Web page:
It’s not you. It’s not me. It’s US.

It’s not you. It’s not me. It’s US.
You try finding a picture of quantum entanglement.

A deceptively simple-seeming concept I’ve been giving a lot of thought to recently can be summed up like this:

"It's not you. It's not me. It's US."

Seeing a relationship like this lets both parties see it for what it is, something outside themselves. Since it exists independently, it can be addressed without impacting either party directly—say, dissolved—without reflecting negatively on either person.

It's not that you're a bad person, nor am I, it's just that this relationship isn't working.

Finding this concept came at a meaningful time for me some years ago as I was contemplating how to extricate myself from a particularly toxic working relationship. The fact that I was able to do so is a big part of how I was able to become a full-time writer.

This seemingly simple concept turns out to be an extremely powerful way of looking at such toxic relationships. It effectively takes the blame off of both parties and puts it squarely on the interplay between them.

It turns the squishy concept of a relationship into a tangible thing that is not working.

It also turns out this idea has a grounding in, of all places, quantum physics.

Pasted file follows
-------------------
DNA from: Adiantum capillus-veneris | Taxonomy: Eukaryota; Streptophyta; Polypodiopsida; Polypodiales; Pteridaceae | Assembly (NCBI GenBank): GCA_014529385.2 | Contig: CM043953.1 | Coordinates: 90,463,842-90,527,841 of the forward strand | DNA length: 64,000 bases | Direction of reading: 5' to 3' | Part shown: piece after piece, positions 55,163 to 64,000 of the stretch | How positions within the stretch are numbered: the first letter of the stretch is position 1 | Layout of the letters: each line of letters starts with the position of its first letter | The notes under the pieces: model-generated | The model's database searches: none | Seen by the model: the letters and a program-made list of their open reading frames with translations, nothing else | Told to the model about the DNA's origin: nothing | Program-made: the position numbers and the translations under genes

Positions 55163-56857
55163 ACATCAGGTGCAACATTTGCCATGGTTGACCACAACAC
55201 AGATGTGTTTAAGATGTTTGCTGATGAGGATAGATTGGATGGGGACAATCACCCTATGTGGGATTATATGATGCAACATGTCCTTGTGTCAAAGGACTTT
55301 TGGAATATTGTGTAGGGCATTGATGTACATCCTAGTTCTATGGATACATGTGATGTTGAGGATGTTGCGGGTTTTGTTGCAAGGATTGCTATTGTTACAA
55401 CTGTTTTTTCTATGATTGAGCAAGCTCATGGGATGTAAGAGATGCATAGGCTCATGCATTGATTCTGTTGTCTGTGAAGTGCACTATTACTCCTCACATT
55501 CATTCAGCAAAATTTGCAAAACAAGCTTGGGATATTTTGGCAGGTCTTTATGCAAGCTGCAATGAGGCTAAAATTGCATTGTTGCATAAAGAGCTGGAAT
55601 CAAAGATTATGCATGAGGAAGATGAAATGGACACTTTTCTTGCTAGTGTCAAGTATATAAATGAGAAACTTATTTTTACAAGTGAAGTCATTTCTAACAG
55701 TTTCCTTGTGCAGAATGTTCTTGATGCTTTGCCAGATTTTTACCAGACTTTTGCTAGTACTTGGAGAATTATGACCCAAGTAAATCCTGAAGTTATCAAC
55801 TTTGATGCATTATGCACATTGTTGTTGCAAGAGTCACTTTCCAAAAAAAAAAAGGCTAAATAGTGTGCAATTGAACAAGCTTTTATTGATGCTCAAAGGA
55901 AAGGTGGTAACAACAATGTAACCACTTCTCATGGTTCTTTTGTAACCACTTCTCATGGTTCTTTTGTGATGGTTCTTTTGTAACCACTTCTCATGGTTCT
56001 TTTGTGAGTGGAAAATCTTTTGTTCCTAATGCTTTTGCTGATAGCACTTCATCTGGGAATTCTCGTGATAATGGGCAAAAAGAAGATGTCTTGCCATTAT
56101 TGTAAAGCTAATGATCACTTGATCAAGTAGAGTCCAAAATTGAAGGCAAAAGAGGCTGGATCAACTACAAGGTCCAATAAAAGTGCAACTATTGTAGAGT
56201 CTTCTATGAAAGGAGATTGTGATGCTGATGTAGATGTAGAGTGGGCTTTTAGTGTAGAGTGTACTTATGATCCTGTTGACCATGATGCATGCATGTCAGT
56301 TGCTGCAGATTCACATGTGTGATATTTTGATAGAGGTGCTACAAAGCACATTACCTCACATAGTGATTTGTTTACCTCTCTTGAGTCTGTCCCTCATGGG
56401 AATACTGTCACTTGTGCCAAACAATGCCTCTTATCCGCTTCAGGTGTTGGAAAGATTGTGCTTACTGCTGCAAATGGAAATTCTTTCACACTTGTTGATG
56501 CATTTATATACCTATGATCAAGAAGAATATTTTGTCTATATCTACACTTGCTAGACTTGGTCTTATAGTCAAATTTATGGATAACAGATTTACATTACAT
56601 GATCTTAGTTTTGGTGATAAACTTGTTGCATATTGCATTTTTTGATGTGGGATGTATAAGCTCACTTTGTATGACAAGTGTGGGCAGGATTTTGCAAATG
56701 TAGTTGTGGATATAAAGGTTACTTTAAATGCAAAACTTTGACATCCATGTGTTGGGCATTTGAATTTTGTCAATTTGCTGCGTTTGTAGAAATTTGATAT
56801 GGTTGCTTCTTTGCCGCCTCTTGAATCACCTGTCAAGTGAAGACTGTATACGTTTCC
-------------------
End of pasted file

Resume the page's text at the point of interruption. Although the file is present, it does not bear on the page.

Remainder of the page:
No, I do not actually have a grasp on even the fundamentals of such things. What I have is a lovely little book called Helgoland, by an Italian physicist called Carlo Rovelli.

In it, Rovelli lays out, in some of the clearest and most succinct language I've ever found, the history and basic outline of quantum physics. So imagine my surprise, and outright wonder, when in the section on quantum entanglement he says this:

"The relationship between two objects is not something contained in one or the other of them: it is something more besides."

Please don't ask me to explain quantum entanglement, it involves two things being separated yet still linked by...something. Or at least that's what I've gleaned after 3 reads of this section.

The salient point here is that if quantum objects, ie anything that exists (you, me, the keyboard I'm typing this on, the book I just read that quote from, my desk lamp) and the relationship between them are distinct entities—it lends support to the idea that a relationship between two humans is something that can at fault for failing both of those humans.

I don’t have any concrete advice to add here, there’s way too much variety when it comes to human relationships for me to distill it down to a pithy aphorism or something. I simply wanted to share this perspective in the hopes that it may help someone else see their way out of a toxic situation in a way that leaves both parties feeling OK about themselves—secure in the knowledge that it wasn’t their fault.